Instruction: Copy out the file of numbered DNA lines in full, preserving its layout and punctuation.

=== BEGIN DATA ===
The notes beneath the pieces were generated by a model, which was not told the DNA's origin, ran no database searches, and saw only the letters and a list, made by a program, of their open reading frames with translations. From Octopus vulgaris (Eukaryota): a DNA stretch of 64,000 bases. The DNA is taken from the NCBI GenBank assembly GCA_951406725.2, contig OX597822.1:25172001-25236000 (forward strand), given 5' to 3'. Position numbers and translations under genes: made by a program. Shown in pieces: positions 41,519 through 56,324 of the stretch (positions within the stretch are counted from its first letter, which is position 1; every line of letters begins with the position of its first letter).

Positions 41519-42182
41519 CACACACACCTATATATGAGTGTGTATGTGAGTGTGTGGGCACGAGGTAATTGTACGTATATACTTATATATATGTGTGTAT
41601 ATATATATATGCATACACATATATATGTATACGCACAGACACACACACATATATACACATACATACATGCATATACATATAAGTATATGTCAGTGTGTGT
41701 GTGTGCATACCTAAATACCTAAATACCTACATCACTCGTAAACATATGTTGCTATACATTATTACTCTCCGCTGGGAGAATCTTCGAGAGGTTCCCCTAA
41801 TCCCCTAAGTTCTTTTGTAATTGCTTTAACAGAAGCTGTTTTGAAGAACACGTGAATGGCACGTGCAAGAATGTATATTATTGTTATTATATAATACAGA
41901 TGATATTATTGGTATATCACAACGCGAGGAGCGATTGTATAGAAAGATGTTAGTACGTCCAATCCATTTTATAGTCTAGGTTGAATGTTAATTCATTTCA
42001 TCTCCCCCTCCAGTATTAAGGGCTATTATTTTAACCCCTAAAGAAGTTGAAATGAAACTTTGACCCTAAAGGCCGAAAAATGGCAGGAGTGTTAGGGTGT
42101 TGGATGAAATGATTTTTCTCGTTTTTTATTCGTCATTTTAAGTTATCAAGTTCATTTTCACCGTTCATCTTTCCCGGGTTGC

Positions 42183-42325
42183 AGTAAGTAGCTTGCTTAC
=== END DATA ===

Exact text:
The notes beneath the pieces were generated by a model, which was not told the DNA's origin, ran no database searches, and saw only the letters and a list, made by a program, of their open reading frames with translations. From Octopus vulgaris (Eukaryota): a DNA stretch of 64,000 bases. The DNA is taken from the NCBI GenBank assembly GCA_951406725.2, contig OX597822.1:25172001-25236000 (forward strand), given 5' to 3'. Position numbers and translations under genes: made by a program. Shown in pieces: positions 41,519 through 56,324 of the stretch (positions within the stretch are counted from its first letter, which is position 1; every line of letters begins with the position of its first letter).

Positions 41519-42182
41519 CACACACACCTATATATGAGTGTGTATGTGAGTGTGTGGGCACGAGGTAATTGTACGTATATACTTATATATATGTGTGTAT
41601 ATATATATATGCATACACATATATATGTATACGCACAGACACACACACATATATACACATACATACATGCATATACATATAAGTATATGTCAGTGTGTGT
41701 GTGTGCATACCTAAATACCTAAATACCTACATCACTCGTAAACATATGTTGCTATACATTATTACTCTCCGCTGGGAGAATCTTCGAGAGGTTCCCCTAA
41801 TCCCCTAAGTTCTTTTGTAATTGCTTTAACAGAAGCTGTTTTGAAGAACACGTGAATGGCACGTGCAAGAATGTATATTATTGTTATTATATAATACAGA
41901 TGATATTATTGGTATATCACAACGCGAGGAGCGATTGTATAGAAAGATGTTAGTACGTCCAATCCATTTTATAGTCTAGGTTGAATGTTAATTCATTTCA
42001 TCTCCCCCTCCAGTATTAAGGGCTATTATTTTAACCCCTAAAGAAGTTGAAATGAAACTTTGACCCTAAAGGCCGAAAAATGGCAGGAGTGTTAGGGTGT
42101 TGGATGAAATGATTTTTCTCGTTTTTTATTCGTCATTTTAAGTTATCAAGTTCATTTTCACCGTTCATCTTTCCCGGGTTGC

Positions 42183-42325
42183 AGTAAGTAGCTTGCTTAC